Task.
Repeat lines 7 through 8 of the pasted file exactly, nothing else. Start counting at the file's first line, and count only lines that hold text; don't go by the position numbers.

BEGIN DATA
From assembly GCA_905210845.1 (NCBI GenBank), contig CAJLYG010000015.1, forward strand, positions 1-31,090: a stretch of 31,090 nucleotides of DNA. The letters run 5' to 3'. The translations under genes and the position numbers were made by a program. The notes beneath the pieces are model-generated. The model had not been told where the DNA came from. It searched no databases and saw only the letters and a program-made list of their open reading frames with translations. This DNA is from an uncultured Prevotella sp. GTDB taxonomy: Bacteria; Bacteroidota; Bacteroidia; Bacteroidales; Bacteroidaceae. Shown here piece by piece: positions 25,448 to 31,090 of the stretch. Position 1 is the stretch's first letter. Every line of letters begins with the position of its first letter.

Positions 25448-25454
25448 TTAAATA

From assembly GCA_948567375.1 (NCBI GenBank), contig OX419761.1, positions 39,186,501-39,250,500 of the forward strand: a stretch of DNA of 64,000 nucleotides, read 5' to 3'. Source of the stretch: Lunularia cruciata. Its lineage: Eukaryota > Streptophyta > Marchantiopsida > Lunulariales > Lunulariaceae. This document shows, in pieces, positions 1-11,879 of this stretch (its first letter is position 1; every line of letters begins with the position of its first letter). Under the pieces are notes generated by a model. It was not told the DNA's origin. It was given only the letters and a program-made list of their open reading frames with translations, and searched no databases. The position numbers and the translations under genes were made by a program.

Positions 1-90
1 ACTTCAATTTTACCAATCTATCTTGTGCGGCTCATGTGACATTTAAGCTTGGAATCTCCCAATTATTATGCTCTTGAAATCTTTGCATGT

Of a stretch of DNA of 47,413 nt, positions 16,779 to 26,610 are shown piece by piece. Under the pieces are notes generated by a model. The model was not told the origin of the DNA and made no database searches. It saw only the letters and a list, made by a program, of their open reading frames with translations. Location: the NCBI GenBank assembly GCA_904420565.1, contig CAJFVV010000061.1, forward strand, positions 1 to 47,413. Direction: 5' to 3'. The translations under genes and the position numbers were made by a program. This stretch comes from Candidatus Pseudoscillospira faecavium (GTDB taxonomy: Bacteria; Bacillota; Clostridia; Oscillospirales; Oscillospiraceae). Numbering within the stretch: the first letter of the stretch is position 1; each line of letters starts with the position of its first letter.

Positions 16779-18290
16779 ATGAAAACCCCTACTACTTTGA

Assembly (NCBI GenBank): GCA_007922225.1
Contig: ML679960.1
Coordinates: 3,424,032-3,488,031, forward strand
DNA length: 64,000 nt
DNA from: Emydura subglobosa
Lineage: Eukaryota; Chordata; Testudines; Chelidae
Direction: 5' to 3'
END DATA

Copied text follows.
Of a stretch of DNA of 47,413 nt, positions 16,779 to 26,610 are shown piece by piece. Under the pieces are notes generated by a model. The model was not told the origin of the DNA and made no database searches. It saw only the letters and a list, made by a program, of their open reading frames with translations. Location: the NCBI GenBank assembly GCA_904420565.1, contig CAJFVV010000061.1, forward strand, positions 1 to 47,413. Direction: 5' to 3'. The translations under genes and the position numbers were made by a program. This stretch comes from Candidatus Pseudoscillospira faecavium (GTDB taxonomy: Bacteria; Bacillota; Clostridia; Oscillospirales; Oscillospiraceae). Numbering within the stretch: the first letter of the stretch is position 1; each line of letters starts with the position of its first letter.

Positions 16779-18290